|News Media Update||COLORADO||Prior Restraints|
Media petitions Supreme Court over prior restraint in Bryant case
- Seven media companies petitioned the Colorado Supreme Court to throw out a prior restraint order, issued by the district court judge presiding over the Kobe Bryant sexual assault trial, forbidding the publishing of legally obtained information.
June 28, 2004 — A coalition of media groups petitioned the Colorado Supreme Court today to throw out a prior restraint order issued by the judge presiding over the Kobe Bryant sexual assault trial.
Last Thursday, June 24, a court reporter accidentally e-mailed seven media companies sealed transcripts of closed-door preliminary hearings in the case. Upon learning of the mistake later that day, District Court Judge Terry Ruckriegle ordered the news groups not to publish any of the information, or be held in contempt of court.
The media groups that received the transcript, and are named in the petition, are The Associated Press, CBS Broadcasting, The Denver Post , ESPN, Fox News, the Los Angeles Times and Warner Brothers TV.
Media attorney Thomas Kelley said he has advised each company to not publish anything from the 206 pages of documents, which detail closed-door arguments over whether the sexual history of Bryant’s accuser should be admitted at trial. Kelley said his client’s “legal position would be best preserved by not disobeying the order” at this time.
In petitioning the state Supreme Court for expedited review, Kelley called Ruckriegle’s order “a facially unconstitutional prior restraint on freedom of the press, in violation of both the First Amendment to the United States Constitution” and the free speech provision of the Colorado Constitution.
Since the closed-door hearings were held, on June 21 and 22, Ruckriegle has ruled that Colorado’s rape-shield law bars the defense from introducing evidence concerning the sexual history of Bryant’s accuser. Bryant, a guard with the Los Angeles Lakers, has said he and his then 19-year-old accuser had consensual sex when they met at a Colorado resort on June 30, 2003.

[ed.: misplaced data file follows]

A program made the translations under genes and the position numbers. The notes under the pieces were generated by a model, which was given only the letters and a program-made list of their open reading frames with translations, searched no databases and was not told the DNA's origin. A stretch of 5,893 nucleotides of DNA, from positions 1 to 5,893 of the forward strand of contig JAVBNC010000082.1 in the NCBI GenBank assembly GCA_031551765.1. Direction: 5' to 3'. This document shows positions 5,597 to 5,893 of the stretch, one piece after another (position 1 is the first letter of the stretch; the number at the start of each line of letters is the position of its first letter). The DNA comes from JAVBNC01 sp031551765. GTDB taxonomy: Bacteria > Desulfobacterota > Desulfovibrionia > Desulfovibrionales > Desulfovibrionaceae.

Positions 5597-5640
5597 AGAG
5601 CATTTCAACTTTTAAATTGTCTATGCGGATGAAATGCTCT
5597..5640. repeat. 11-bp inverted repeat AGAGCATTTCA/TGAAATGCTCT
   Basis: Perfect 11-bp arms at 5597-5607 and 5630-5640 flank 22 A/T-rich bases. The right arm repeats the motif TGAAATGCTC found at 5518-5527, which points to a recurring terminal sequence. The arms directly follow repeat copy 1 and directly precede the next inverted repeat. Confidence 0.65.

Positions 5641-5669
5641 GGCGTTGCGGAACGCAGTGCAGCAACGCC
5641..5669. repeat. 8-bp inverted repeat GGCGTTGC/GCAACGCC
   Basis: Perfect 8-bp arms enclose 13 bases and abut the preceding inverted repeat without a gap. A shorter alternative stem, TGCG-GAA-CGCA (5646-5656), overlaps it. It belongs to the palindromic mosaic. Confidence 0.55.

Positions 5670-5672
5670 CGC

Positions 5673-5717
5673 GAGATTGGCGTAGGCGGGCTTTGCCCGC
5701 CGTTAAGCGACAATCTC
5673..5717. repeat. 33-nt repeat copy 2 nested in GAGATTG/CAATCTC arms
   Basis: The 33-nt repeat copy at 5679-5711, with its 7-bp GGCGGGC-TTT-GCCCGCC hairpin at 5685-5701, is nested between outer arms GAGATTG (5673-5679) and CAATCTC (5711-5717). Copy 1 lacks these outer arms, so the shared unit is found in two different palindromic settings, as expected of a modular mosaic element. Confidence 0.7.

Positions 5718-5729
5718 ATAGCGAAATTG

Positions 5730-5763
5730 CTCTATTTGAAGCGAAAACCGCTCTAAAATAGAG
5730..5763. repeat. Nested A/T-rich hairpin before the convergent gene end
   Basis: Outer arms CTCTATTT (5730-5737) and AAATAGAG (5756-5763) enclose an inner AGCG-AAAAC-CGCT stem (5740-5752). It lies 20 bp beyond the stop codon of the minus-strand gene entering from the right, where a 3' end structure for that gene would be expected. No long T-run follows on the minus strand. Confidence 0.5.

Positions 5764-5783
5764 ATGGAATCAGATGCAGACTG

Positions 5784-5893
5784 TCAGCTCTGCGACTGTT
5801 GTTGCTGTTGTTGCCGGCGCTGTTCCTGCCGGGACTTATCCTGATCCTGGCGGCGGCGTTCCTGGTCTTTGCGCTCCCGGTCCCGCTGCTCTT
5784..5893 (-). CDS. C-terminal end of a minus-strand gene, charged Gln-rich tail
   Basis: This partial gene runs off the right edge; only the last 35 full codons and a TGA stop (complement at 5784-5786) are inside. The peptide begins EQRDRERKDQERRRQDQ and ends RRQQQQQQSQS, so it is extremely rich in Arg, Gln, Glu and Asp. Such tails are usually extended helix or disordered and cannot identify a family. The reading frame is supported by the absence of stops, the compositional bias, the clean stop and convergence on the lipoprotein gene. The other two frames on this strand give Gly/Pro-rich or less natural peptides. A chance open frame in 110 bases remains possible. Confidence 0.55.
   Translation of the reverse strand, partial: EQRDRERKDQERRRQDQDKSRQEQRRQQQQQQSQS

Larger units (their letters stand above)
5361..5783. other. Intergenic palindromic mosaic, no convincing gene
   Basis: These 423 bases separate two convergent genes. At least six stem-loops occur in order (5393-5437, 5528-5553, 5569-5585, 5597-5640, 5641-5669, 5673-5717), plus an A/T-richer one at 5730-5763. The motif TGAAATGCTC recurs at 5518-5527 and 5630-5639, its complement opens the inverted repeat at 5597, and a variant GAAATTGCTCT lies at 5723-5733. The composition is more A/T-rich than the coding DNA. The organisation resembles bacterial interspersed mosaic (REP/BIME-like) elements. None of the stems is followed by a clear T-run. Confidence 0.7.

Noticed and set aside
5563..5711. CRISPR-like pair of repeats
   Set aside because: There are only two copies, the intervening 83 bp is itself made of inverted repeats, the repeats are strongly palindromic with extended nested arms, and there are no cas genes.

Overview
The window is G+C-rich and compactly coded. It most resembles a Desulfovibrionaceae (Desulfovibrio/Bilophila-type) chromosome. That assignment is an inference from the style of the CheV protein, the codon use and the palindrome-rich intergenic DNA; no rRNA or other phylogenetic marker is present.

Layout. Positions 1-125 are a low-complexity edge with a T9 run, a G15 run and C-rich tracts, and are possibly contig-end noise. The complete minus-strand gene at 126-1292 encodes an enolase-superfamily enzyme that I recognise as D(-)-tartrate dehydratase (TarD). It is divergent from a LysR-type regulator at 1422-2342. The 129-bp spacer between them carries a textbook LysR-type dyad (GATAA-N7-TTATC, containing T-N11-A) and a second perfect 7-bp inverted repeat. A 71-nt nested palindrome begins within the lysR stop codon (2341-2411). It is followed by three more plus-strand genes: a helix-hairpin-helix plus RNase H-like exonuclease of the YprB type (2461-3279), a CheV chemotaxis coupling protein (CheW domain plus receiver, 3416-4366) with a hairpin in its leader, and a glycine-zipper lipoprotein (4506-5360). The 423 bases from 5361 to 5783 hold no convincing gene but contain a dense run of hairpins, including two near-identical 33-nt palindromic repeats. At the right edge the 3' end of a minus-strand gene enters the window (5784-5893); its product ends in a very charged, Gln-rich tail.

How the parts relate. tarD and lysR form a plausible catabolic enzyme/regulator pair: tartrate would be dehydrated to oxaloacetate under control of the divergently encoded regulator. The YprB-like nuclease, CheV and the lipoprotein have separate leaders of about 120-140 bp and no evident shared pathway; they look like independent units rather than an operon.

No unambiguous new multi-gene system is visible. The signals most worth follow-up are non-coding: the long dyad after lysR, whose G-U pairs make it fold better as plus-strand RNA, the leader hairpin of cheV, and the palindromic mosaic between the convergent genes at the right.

The media coalition’s petition does not challenge the rape-shield law, only the order that restrains “the press from publishing or broadcasting lawfully obtained information,” Kelley wrote. He further argued in his petition that Ruckriegle entered his order without prior notice or the opportunity for the media groups to be heard.
Assuming the Colorado Supreme Court hears the petition, it must weigh the state interest in keeping the sexual history of Bryant’s accuser private against what the U.S. Supreme Court called in the 1976 case Nebraska Press Ass’n v. Stuart , “the most serious and least tolerable infringement on First Amendment rights.”
(The Associated Press. et al v. District Court for the Fifth Judicial District of Colorado; Media Counsel: Thomas Kelley, Faegre & Benson, Denver) — JL
- Bryant’s prosecutors fight for open preliminary hearing (9/25/2003)
- Cameras permitted for Bryant’s hearing today (8/6/2003)
© 2004 The Reporters Committee for Freedom of the Press